Knee Osteoarthritis (OA) is characterised by knee pain and loss of function. A simple way to understand the condition is that while there are structual changes to the knee, the knee has become sensitised and painful.
There are multiple factors related to knee pain, most of which can be modified to influence your symptoms. They are as follows:
- Osteoarthritis of bone
- Stress, depression, fatigue, anxiety
- Lack of sleep or physical activity
- Muscle Weakness
- Unaccustomed load through sport, work or recreation
- Negative Beliefs, catasrophising and decreased confidence
Some myths about OA are:
- The degree of arthritis seen on scans will predict your pain and function
- Rest is helpful
- Only surgery will provide a fix
- Exercise is dangerous
- Pain means damage
The facts about OA are:
- Scans are poorly related to pain and function
- Rest makes pain worse
- Graded exercise is safe and it helps
- 20% of people do not get significant pain relief from a joint replacement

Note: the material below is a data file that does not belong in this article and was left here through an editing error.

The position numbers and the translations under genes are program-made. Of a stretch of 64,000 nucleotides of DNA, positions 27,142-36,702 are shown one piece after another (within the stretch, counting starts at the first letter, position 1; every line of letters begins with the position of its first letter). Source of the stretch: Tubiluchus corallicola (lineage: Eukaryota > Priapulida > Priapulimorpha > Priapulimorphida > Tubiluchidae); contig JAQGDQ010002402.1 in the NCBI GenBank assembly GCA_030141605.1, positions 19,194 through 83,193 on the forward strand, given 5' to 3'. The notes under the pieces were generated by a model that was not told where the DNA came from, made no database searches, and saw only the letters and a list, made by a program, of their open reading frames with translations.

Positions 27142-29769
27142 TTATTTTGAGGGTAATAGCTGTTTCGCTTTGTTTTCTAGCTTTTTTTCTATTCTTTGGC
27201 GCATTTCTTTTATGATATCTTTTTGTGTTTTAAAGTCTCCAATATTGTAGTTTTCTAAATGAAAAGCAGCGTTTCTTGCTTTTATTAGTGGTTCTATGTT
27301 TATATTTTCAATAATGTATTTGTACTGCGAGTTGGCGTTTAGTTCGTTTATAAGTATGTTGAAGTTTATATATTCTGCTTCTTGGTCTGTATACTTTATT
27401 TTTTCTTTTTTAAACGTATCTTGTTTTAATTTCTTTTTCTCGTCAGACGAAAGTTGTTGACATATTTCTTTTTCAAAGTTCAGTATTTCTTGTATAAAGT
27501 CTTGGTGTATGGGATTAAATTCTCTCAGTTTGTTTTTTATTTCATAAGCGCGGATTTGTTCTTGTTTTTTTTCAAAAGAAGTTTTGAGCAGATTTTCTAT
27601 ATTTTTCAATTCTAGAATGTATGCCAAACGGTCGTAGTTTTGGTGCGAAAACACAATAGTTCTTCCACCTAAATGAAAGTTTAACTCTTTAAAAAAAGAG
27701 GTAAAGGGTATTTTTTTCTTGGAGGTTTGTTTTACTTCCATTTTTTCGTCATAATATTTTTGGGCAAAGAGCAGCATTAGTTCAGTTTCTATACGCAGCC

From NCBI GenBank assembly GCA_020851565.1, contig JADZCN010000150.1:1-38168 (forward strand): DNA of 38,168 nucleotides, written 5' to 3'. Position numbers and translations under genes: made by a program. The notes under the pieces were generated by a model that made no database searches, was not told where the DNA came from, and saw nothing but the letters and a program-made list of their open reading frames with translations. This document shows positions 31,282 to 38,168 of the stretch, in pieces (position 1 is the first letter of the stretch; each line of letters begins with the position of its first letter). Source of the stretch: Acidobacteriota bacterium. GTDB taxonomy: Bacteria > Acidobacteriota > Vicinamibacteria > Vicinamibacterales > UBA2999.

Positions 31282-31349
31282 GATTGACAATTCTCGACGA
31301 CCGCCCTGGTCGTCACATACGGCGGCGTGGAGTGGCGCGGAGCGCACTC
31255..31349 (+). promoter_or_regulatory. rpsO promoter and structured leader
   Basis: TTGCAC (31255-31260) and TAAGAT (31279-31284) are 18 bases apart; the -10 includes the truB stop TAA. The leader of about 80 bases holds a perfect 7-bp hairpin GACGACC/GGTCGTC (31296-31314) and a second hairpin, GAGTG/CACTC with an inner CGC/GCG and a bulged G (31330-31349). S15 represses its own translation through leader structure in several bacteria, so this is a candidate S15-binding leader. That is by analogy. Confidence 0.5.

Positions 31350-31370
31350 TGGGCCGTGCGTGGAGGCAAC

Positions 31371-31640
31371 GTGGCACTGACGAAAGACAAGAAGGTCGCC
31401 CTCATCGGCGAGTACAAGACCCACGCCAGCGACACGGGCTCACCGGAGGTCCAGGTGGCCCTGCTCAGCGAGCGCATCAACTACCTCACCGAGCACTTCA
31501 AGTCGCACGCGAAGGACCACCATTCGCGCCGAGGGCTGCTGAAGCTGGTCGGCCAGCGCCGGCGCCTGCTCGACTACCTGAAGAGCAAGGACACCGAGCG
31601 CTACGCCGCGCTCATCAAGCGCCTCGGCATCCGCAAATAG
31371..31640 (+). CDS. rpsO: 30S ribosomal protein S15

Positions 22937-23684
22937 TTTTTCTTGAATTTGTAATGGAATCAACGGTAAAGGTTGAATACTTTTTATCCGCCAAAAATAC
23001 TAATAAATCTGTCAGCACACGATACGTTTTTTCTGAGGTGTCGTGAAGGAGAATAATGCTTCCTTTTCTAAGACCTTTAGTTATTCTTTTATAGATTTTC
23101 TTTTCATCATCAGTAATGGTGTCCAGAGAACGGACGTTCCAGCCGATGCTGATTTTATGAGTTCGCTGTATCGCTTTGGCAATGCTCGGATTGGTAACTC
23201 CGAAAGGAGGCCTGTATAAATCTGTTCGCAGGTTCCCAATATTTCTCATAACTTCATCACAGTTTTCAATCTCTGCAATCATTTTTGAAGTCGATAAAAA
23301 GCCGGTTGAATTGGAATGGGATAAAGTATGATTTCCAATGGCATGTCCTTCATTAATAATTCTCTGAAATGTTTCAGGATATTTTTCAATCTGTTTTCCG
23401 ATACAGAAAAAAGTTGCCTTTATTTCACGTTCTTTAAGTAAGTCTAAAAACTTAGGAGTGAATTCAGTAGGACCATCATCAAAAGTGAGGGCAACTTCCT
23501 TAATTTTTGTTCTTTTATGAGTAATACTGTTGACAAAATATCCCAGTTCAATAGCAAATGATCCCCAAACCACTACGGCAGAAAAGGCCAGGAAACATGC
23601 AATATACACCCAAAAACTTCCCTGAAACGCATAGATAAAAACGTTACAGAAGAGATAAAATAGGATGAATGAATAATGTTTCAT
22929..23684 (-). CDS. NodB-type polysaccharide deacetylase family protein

- Pain does not equal damage
Treatment should include:
- Exercise (Fitness and Strengthening)
- Weight loss if needed
- Lifestyle changes (Regular physical activity and healthy sleep habits)
- Referral when indicated to GP and/or specialist
Patients need to be encouraged to take charge of their rehab and develop self-management strategies. It’s important to understand that flare-ups are normal and to follow the advice given to help manage the symptoms.
If you have exhausted a non-surgical approach to treatment, then discuss the risks and benefits of surgery with your physiotherapist.
In summary, when patients are coached to take an active role in their rehab, it will hopefully lead to improved outcomes and postpone the need for knee replacements.